As mentioned, the threat of Mutual Assured Destruction was enough to forestall the possibility of outright war; although one side or the other would have prevailed, depending on who fired their nuclear missiles first and who had the best anti-missile defense, there would have been massive radioactive fallout and probably retaliation as well as military reaction from other countries. Another factor was the increasing diplomatic relationship between the Soviet Union and the United States, which would define the political landscape for over fifty years.
The Berlin Blockade (1948-1949) was the first major conflict between the two superpowers after World War II; the USSR attempted to keep all support out of Berlin, to prevent help coming in from the Allies and by controlling supply, control the city. In response, the U.S. began airlifting supplies in and eventually were delivering more by plane than by train or truck, and the USSR had to remove their blockade in defeat. Because of the uneasy truce shared by the USSR and the U.S., the Soviets did not directly attack any of the airlifts, but instead used propaganda and harassment tactics to make delivery difficult. Despite air crashes and deaths, the airlifts were a success, and the USSR was forced to admit defeat and rescind the blockade. Again, direct military conflict would have been interpreted as a declaration of war by the U.S., and at the time it was not politically or militarily feasible.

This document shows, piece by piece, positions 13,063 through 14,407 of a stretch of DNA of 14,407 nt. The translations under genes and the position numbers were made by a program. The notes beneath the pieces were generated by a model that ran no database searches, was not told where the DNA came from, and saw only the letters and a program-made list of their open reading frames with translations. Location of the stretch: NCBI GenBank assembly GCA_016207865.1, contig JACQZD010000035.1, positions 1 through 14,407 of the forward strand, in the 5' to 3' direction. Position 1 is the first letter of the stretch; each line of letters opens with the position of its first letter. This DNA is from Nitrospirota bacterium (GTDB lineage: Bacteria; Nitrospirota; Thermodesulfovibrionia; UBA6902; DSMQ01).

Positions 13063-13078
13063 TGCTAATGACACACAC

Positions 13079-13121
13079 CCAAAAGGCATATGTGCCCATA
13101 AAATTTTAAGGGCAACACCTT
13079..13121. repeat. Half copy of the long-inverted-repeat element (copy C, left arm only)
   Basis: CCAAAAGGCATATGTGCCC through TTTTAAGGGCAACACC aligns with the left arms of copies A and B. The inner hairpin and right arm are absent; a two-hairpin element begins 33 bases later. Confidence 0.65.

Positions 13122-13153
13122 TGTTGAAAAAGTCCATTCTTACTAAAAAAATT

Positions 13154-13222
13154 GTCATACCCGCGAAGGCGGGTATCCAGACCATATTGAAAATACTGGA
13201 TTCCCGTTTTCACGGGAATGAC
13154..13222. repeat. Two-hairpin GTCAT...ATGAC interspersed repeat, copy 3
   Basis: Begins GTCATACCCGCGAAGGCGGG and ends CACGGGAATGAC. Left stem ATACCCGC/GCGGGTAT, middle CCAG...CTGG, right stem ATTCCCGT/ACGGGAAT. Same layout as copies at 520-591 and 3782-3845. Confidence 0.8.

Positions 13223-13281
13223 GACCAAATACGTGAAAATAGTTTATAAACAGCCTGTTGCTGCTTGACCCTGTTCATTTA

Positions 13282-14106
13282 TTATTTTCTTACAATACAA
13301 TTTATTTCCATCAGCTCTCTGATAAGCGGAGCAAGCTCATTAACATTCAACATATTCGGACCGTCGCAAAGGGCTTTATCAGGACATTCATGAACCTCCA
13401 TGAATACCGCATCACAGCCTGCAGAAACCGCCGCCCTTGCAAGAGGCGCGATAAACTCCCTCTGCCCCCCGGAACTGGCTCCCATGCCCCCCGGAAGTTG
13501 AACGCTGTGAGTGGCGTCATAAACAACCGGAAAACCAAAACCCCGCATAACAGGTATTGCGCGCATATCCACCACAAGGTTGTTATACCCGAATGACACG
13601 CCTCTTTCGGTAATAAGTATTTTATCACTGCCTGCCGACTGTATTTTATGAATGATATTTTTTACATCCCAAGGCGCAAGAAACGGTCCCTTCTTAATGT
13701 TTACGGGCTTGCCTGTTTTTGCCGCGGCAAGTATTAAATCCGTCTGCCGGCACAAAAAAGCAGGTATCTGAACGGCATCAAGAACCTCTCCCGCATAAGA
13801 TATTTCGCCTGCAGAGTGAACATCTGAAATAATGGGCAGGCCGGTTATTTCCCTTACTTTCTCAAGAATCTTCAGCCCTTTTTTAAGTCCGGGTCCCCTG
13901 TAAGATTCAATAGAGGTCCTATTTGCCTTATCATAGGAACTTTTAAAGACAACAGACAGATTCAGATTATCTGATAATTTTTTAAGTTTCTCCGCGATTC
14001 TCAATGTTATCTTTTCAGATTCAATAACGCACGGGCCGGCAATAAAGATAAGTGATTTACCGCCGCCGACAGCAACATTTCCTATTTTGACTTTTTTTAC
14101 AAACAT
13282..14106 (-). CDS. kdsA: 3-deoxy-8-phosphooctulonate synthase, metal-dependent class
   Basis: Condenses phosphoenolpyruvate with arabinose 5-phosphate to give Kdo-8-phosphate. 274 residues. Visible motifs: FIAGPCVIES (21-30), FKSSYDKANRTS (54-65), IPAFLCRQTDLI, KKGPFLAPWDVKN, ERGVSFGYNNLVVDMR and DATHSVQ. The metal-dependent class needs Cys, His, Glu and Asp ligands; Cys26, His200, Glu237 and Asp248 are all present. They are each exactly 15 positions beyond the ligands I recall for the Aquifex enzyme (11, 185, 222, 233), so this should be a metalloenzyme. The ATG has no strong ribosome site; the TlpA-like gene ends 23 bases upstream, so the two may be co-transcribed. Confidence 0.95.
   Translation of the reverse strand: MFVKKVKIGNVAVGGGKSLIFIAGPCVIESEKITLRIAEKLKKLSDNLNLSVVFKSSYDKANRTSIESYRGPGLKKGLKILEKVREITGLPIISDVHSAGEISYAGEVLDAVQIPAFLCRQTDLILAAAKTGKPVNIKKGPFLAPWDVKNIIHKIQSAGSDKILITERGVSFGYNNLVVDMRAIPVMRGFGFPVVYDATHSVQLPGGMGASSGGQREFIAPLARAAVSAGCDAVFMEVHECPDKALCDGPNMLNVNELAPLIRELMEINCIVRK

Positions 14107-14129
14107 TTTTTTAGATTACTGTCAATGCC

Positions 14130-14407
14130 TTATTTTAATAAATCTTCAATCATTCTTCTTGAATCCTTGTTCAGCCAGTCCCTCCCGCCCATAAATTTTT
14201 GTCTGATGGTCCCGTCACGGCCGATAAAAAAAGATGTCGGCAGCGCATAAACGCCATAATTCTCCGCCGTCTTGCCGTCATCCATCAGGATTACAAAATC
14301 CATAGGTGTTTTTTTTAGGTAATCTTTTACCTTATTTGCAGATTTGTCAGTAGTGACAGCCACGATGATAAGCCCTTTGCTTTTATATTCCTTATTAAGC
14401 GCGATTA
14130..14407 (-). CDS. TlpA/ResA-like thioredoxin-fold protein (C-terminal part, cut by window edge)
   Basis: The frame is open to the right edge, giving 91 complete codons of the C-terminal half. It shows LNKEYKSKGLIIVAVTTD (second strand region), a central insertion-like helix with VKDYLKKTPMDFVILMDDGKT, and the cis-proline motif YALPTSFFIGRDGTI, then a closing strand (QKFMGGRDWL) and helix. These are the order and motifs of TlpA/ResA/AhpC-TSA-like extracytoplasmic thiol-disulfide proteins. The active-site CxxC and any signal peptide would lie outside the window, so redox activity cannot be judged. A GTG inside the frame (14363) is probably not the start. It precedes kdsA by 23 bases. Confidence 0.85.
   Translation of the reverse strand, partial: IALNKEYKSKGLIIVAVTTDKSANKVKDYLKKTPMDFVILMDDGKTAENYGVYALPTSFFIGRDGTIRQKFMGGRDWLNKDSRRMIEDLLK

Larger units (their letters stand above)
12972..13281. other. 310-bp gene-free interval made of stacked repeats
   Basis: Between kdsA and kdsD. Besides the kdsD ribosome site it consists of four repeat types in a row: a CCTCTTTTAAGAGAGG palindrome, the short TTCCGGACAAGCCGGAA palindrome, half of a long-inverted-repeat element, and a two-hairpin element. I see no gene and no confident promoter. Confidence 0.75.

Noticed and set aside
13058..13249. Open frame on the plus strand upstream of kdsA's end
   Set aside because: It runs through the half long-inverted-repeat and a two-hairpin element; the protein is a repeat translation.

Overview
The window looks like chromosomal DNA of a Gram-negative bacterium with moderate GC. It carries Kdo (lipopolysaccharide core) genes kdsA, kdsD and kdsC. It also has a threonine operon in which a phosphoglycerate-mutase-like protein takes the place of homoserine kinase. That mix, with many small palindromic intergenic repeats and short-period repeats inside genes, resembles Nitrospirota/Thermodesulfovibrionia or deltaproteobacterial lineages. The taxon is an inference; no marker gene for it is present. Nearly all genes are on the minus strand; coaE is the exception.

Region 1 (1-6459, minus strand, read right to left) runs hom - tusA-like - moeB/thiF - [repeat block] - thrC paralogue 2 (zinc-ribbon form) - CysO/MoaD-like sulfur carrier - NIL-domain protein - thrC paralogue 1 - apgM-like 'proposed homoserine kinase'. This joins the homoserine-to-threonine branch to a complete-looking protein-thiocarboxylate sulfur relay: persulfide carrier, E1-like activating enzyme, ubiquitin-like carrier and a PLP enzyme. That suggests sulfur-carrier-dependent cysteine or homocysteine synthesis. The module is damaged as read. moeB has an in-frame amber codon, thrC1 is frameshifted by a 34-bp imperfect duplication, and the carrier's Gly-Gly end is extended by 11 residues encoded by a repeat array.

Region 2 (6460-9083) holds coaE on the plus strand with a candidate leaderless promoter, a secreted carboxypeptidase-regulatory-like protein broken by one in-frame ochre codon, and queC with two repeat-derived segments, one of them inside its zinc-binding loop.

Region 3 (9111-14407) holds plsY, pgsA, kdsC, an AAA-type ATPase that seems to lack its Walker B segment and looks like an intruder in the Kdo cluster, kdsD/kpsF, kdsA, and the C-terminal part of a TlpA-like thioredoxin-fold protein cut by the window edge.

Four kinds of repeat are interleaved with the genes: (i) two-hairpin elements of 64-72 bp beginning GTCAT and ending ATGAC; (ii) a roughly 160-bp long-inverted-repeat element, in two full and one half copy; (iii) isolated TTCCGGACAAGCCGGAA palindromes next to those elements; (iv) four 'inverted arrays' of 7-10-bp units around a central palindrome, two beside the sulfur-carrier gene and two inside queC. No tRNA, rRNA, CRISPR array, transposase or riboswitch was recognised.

Another factor, not expressly identified, is the increase in spying and espionage between the two nations. Despite political rhetoric, it would have been more beneficial to all parties for a covert, generally peaceful takeover, rather than a shooting war with many casualties, and this could have been achieved through covert operations, which would have been jeopardized by direct military action.